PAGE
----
Architects: SUMO Arquitectes, Yolanda Olmo
- Area : 12014 m²
- Year : 2013
Photographs :Aitor Estevez
- Project Manager : Q Estudi
- Cost Studies : Aumedes DAP
- Security Coordination : SGS
- City : Barcelona
- Country : Spain
Text description provided by the architects. St Martí's Primary School forms part of a Multi-facility Municipal Building with an Adult Education Centre and a two storey underground public car-park, in the neighbourhood of Poblenou in Barcelona The car-park’s structural grid outlines the buildings above.
How could we re-think the school starting from the urbanity of its location? Nowadays, the regulations and the guidelines that guide the development of this type of facility buildings are indifferent to their surroundings. The requeriments of outdoor and indoor spaces are the same for a school in a rural environment as for one in a dense urban surroundings. These poorly considered requeriments result in a very extensive, wide and open schools in rural and on the other hand, in schools too compact and indifferent to the city-scape of the urban environments.
Since the beginning of the SantMarti School project, we’ve had the purpose of creating an airey and spacious school, open and sensitive to the surroundings, but predominantly urban. The building is situated in highly dense surroundings where Cerdà's Eixample merges with the Poblenou industrial layout. The dense and complex program (indoor and outdoor), the dimension of the plot, the rigid urban planning rules and the unmodifiable underground position of the car-park, forced a re-think of the standard directives of public schools and how to adapt St.Marti’s to this specific location. The bulk program of the school is located on the ground floor and all the rooves become school’s playgrounds. The proposal alternates with equal importance the voids and constructed areas. Consequently, better use of natural light, ventilation and views over the inner school spaces are made possible.
The construction of two basement floors, dedicated to a public underground car-park, allow us to think of the school as a very big roof, and rethink this as the playground areas of the school. Taking this decision generates a variety of outdoor spaces, such as: patios on street level, porches (transition spaces) connected to these courtyards, vast open spaces on the first floor and a space for an urban allotments on the top terrace of the main building. All these outdoor spaces organise the indoor spaces according to the visual and physical relation with them.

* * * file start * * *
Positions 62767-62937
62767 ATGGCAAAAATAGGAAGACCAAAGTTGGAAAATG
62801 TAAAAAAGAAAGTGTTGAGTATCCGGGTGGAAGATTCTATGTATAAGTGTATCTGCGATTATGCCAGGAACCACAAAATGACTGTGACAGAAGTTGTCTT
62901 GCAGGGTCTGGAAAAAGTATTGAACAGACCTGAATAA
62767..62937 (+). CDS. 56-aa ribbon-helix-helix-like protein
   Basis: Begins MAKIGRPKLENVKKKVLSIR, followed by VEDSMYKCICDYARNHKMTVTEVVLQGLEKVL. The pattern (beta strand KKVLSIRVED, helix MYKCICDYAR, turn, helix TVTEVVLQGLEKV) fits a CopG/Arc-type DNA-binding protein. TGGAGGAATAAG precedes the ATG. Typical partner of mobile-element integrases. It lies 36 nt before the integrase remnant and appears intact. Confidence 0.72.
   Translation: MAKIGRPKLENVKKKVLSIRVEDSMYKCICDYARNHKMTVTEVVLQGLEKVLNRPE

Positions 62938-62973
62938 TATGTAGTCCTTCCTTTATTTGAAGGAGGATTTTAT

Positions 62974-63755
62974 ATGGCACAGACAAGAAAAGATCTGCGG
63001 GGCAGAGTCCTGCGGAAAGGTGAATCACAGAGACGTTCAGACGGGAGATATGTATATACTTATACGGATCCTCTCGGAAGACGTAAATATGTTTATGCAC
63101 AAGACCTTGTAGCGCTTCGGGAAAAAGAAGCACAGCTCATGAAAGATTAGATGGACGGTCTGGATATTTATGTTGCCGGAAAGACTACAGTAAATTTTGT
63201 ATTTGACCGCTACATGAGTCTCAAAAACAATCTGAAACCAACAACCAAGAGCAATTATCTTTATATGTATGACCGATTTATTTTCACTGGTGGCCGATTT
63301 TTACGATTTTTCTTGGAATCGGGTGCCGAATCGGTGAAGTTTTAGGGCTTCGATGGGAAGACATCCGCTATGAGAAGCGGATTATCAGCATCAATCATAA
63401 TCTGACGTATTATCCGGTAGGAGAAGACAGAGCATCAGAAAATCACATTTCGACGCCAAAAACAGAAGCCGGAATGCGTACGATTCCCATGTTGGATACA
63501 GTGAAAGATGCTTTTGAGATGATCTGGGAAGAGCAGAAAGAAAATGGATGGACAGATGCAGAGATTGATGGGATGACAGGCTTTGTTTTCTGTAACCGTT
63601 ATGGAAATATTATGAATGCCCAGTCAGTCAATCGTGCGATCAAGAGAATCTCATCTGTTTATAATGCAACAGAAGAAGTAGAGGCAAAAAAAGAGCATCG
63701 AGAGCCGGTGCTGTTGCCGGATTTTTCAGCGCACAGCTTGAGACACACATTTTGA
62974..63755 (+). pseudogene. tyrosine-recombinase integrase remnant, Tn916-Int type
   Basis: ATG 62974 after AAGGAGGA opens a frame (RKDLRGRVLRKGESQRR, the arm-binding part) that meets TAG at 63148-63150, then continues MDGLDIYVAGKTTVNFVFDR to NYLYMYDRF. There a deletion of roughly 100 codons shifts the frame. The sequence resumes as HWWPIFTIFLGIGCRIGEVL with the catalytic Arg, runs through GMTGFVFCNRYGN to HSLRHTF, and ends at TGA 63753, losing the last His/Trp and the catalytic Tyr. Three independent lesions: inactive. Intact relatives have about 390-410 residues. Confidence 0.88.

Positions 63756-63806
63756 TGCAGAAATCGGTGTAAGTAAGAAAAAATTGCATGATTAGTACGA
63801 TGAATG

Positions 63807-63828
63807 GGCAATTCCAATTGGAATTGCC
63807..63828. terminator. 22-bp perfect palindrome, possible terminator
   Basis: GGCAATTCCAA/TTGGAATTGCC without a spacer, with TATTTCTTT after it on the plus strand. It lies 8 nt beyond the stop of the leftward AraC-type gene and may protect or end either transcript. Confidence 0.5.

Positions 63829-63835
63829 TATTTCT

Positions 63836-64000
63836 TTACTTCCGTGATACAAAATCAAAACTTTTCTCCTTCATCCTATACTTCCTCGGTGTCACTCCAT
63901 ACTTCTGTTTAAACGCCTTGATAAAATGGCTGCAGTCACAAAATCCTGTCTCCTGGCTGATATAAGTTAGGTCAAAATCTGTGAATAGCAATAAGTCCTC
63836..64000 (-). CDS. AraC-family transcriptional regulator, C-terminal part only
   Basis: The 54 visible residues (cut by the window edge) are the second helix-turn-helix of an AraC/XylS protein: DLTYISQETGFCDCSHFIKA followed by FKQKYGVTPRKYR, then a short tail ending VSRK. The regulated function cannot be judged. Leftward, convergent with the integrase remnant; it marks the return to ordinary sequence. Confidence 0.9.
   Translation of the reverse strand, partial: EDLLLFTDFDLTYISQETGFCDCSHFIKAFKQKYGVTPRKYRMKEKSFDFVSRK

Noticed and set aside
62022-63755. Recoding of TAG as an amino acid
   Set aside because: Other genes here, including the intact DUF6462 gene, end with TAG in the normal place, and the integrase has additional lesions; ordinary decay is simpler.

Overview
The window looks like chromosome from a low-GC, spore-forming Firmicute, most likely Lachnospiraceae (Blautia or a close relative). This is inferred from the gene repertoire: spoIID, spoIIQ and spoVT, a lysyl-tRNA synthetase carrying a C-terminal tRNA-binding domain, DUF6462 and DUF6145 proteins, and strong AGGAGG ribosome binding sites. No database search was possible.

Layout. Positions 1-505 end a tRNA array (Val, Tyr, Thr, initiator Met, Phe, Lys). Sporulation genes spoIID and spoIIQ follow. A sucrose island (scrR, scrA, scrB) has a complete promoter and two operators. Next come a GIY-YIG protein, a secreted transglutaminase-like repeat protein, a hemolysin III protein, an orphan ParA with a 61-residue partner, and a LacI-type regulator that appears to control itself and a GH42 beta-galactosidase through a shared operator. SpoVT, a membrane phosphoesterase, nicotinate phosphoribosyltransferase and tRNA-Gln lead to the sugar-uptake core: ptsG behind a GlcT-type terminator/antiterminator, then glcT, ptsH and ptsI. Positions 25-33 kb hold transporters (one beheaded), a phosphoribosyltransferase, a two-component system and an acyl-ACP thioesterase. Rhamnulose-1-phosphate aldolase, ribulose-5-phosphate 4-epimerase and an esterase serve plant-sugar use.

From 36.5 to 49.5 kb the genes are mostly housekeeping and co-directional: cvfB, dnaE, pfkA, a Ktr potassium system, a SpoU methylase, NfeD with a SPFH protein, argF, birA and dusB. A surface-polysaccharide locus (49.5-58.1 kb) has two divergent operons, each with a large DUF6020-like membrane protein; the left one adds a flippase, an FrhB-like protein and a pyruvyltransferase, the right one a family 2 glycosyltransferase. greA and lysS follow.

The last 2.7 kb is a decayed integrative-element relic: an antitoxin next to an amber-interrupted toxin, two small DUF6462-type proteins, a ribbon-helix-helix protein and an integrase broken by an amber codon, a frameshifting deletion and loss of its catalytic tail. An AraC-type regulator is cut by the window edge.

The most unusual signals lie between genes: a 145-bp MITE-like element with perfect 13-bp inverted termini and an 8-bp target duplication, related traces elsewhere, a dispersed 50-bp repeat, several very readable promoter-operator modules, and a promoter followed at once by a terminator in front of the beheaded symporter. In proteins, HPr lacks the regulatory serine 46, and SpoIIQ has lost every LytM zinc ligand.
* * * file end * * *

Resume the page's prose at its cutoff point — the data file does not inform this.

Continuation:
Together with this sequence of outdoor spaces, the materiality of façades, built differently depending on their situation, the courtyard façades and street facing façades, create the external image of the School.
The side street façades are put together in a very heavy and tectonic way, with textured concrete walls and a perforated steel enclosure, forming an abstract pattern. These façades are aparently the most heavy and closed ones, but at the same time are the facades that allow the straight visual relation in-between the street and the courtyards. In contrast, the rest of the facades are built with an industrialized, dry mounting and fast execution system. These Ventilated type façades have undisputed advantages of heat insulation and soundproofing because air flows in the intermediate cavity.
The constructive solution for the different rooves is sensitive to their importance in the building (by use and extensión). The Ventilated roof surface, which is walkable on, is perfectly adapted to the Mediterranean climate.
The construction of these type of façades and roofs, the sunscreen protection to the south and the connection to a District Heating and Cooling Urban System (Districlima) build an urban school with the Highest Energy Certification Class (A).
The exterior of the school is intentionally plain and somber, in contrast to the inmediate environmental heterogeneity, whereas the school’s interior life is a vibrant mix of colour and freshness.